Under the Notaro standard the moving party must demonstrate "(1) irreparable injury, (2) some probability of success on the merits, (3) some connection between the expedited discovery and the avoidance of irreparable injury, and (4) some evidence that the injury that will result without expedited discovery looms greater than the injury that the defendant will suffer if the expedited relief is granted." Notaro, 95 F.R.D. at 405. The court reasoned that such stringent standards are appropriate to protect defendants at such an early stage of the litigation. Id. In Gucci America, Inc. v. Daffy's Inc., 2000 WL 1720738, the Court applied the Notaro standard in denying a request for expedited discovery because the request had a substantive element to it. Id. at *6. The Court believed that Gucci intended to use the information sought through discovery to root out certain Gucci distributors improperly selling their handbags or "knock-off" handbags to defendant at discounted prices. Id. at *5-6. The Court also noted that being forced to reveal their distributor would greatly harm Daffy's interest and give Gucci the information they desired as the ultimate goal of the litigation. The heightened standard was appropriate because of Gucci's questionable motives. Id. at *6.

B. Reasonableness Standard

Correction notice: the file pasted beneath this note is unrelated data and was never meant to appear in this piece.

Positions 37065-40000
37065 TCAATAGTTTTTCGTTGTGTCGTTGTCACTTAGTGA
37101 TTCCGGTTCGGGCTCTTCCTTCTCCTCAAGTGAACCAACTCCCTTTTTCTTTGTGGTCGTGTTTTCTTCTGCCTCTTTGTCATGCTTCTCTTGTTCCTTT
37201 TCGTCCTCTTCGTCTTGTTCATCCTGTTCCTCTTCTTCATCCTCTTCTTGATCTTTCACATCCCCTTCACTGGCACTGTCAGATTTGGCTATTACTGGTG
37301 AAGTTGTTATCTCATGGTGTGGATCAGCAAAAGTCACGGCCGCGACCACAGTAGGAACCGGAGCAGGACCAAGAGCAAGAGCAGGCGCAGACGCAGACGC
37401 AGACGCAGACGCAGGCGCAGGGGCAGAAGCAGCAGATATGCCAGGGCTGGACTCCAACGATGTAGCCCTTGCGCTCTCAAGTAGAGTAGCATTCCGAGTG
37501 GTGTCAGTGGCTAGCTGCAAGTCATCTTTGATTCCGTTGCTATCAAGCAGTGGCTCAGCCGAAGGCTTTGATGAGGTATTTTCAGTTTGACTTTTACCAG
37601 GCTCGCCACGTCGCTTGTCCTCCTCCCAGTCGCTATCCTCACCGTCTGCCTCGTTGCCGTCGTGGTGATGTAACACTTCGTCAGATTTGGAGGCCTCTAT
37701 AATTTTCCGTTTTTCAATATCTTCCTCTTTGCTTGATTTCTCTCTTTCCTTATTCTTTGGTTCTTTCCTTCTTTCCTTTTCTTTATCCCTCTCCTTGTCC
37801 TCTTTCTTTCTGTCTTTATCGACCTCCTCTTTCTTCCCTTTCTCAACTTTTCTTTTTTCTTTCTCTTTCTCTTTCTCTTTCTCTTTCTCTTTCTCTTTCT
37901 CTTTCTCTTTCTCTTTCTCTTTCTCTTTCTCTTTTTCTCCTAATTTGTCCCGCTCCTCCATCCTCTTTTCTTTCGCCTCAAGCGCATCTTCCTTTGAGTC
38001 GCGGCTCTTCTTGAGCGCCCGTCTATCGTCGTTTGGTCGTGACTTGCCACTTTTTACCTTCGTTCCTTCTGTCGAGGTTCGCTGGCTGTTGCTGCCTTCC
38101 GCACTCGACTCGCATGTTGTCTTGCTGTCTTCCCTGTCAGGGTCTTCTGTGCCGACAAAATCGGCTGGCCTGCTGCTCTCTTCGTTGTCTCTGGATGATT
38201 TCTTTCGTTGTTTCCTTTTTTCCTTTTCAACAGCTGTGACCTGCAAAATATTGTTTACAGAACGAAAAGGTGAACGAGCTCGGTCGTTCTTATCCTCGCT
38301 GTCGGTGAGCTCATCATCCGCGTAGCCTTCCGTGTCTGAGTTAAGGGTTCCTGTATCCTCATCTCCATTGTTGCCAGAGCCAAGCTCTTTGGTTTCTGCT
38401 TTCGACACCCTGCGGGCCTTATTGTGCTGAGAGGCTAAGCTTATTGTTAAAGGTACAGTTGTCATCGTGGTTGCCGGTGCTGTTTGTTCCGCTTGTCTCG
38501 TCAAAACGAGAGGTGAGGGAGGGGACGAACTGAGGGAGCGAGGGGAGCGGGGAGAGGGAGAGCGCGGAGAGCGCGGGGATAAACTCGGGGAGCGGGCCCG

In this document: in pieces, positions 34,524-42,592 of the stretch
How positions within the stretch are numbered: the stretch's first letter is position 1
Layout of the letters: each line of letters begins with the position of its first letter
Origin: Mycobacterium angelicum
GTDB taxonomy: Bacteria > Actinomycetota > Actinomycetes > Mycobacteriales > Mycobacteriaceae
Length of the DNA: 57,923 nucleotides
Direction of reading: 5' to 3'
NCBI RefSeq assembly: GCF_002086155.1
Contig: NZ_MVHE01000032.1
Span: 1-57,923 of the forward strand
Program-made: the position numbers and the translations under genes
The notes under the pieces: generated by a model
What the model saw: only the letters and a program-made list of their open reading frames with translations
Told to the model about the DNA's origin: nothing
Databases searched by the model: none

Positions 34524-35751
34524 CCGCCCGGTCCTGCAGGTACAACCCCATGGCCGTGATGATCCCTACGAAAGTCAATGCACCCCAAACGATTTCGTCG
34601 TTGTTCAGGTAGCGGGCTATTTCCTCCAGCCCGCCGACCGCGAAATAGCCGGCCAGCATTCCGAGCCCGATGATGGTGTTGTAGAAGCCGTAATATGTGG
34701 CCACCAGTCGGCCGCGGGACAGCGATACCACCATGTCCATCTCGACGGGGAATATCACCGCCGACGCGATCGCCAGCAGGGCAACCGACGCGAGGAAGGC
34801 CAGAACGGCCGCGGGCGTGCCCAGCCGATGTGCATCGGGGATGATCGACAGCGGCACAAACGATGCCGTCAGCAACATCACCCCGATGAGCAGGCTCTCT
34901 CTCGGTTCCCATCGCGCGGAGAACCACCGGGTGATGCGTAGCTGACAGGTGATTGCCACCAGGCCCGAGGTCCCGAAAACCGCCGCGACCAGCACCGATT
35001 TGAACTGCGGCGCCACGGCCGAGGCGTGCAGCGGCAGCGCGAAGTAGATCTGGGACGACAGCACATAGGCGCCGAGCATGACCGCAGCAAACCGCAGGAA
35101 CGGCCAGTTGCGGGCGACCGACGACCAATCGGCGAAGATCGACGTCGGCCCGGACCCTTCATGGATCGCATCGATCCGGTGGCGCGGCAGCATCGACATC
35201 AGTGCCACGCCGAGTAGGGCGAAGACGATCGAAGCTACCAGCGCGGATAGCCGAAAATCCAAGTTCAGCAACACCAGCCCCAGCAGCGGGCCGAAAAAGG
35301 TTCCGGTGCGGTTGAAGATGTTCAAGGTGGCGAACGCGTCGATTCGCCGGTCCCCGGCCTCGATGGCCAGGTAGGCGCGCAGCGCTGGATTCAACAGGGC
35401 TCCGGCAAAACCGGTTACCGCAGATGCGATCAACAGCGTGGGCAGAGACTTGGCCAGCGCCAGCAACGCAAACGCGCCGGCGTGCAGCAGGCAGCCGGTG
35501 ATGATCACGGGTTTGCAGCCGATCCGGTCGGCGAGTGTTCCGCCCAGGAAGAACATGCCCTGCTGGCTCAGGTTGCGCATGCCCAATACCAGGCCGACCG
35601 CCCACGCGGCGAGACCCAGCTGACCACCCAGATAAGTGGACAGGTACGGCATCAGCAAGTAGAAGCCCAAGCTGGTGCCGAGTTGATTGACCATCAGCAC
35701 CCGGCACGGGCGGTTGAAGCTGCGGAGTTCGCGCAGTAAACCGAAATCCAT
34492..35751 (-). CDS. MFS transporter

The reasonableness standard is considerably more liberal than the Notaro standard and has evolved considerably recently. Application of this standard depends on the actual circumstances of each case, as well as consideration of certain factors such as a pending preliminary injunction hearing, the need for the discovery and the breadth of the requests. Entertainment Tech., Corp., 2003 WL 22519440 at *3 . The Eastern District of Pennsylvania Court has noted that "expedited discovery is particularly appropriate when a plaintiff seeks injunctive relief because of the expedited nature of injunctive proceedings." Philadelphia Newspaper Corp., 1998 WL 404820 at *2 (quoting Ellsworth Associates, Inc. v. United States, 917 F.Supp. 841, 844 (D.D.C. 1996)). "Expedited discovery has been ordered where it would 'better enable the Court to judge the parties' interests and respective chances for success on the merits' at a preliminary injunction hearing." Philadelphia Newspaper Corp., 1998 WL 404820 at *2(quoting Educata Corp. v. Scientific Computers, Inc., 599 F.Supp. 1084, 1088 (D.Minn. 1984), aff'd in part, rev'd in part on other grounds 746 F.2d 429 (8th Cir. 1985)). If narrowly tailored to fit the needs of a preliminary injunction hearing, leave to conduct expedited discovery should be granted. Entertainment Tech., Corp., 2003 WL 22519440 at *3. Where the requests are overly broad and extend beyond the needs of the preliminary injunction, leave should be denied. Id.